Family Nurse Practitioners

Working in a school is one of the most satisfying ways one can spend their time as a family nurse practitioner. It allows them to engage with young people who are learning about their health needs for the first time and get them into good habits which will help them to live long and healthy lives.

Family nurse practitioners (FNPs) are there for these young people in moments of crisis and their presence will ease parents’ worries. They also help those with chronic ailments to participate as fully as possible in school life and provide colleagues with the information and support they need to keep children in their classes safe. This article is designed to give them a fuller understanding of the type of work involved in this.

Delivering preventative healthcare

One of the most important aspects of a school nurse’s job is to provide health education. This includes fundamentals like explaining the importance of hand washing, dental hygiene and changing dressings on minor injuries, along with age-appropriate sex education, which begins with simply teaching that nobody should be touching anybody else’s body in a way that makes them feel uncomfortable.

School nurses also teach about healthy eating and make sure that children get appropriate support — which might involve talking to child services or referring them to the school counselor if they seem to be eating too little. In addition to this, they are responsible for making sure that every child has received mandatory vaccines promptly, unless they have legitimate individual exemptions.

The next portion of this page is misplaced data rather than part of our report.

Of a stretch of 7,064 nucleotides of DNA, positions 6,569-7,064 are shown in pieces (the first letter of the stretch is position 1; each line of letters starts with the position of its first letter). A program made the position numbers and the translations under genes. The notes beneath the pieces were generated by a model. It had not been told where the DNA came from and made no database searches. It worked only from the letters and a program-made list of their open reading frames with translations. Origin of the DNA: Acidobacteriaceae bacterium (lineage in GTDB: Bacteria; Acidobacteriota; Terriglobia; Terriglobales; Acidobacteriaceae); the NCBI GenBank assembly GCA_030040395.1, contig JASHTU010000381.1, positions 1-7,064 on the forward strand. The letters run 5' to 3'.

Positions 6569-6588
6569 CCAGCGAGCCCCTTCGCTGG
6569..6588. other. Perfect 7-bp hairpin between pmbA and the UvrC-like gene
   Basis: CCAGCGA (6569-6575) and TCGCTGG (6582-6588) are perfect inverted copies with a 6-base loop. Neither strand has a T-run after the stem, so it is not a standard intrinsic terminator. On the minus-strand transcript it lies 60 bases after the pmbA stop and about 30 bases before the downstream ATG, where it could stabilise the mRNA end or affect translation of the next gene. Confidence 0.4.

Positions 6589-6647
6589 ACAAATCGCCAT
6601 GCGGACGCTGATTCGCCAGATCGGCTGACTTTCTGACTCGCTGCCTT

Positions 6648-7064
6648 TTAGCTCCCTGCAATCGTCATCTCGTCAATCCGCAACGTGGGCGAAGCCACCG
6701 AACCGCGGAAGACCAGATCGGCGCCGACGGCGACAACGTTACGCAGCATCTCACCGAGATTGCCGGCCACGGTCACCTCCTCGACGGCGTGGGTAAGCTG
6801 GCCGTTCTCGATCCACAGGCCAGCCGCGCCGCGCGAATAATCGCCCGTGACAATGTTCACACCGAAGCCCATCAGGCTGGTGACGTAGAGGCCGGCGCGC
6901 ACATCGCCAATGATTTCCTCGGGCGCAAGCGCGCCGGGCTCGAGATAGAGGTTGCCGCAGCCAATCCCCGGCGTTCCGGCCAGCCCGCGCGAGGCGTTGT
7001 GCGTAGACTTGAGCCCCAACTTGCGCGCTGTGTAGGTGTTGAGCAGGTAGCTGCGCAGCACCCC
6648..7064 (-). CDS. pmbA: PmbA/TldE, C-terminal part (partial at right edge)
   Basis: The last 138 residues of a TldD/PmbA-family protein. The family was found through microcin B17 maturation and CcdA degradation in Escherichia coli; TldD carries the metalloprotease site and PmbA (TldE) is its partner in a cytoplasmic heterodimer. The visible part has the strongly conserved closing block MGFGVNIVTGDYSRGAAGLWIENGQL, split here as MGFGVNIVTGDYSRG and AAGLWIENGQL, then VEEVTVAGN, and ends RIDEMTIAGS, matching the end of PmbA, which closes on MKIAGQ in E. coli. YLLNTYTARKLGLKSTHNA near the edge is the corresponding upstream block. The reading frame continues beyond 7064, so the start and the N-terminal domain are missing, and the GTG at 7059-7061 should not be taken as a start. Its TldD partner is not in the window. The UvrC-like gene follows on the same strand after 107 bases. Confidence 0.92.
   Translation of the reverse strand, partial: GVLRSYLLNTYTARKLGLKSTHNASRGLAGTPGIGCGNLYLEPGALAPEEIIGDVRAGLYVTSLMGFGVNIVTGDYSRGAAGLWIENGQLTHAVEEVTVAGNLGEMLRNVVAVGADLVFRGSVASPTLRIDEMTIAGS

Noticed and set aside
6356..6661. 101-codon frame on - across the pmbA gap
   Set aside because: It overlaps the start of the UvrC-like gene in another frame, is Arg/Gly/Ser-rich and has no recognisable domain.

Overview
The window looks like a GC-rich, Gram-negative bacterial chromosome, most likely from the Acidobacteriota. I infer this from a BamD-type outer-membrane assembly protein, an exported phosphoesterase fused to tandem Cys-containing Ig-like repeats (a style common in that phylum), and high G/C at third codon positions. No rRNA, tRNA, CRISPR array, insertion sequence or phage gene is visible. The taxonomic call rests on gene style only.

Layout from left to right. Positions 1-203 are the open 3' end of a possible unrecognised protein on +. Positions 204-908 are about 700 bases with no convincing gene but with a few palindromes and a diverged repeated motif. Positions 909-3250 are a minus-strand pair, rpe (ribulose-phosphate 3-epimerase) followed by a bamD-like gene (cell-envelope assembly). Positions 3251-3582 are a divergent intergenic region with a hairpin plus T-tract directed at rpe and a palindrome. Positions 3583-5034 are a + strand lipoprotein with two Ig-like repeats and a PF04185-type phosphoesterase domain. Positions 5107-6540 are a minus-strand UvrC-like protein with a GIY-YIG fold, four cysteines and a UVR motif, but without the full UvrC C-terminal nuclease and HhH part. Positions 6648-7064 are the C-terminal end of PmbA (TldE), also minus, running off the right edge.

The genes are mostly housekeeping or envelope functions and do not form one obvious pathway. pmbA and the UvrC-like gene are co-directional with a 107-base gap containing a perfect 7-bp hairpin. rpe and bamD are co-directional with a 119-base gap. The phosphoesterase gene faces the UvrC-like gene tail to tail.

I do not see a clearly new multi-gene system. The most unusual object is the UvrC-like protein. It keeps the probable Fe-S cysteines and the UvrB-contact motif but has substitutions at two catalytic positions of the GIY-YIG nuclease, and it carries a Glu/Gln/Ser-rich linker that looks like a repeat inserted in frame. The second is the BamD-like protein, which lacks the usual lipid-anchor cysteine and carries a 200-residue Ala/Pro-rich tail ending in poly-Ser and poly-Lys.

Carrying out health screening

Certain types of health screenings are vital in schools because children represent a major vector of infection, presenting a risk to the wider population. The way they are concentrated in classrooms and their tendency to have a lot of physical contact with one another mean that infections can spread rapidly between them.

Family nurse practitioners in schools aim to keep track of head lice and verrucas, which can easily become endemic, prescribing treatments where necessary. In the case of more dangerous outbreaks of disease, they are responsible for identifying which children are affected and who they are likely to have been in contact with, as well as drawing up symptom lists for teachers and parents to be aware of.

Responding to accidents

Children tend to be much more physical in everything they do than adults, so inevitably, accidents occur. These are also a risk in school sports, and sometimes, despite the best efforts of school authorities, children are injured as a result of bullying. School nurse practitioners need to be ready for every such eventually.

In this role, FNPs are responsible for assessing the extent of injuries and determining when additional help, such as a trip to the hospital, is needed. They clean and dress minor wounds, soothe bruises and treat strains and sprains, ensuring that students (or their parents or guardians, if they are very young) understand what they need to do to facilitate the healing process.

Diagnosing illness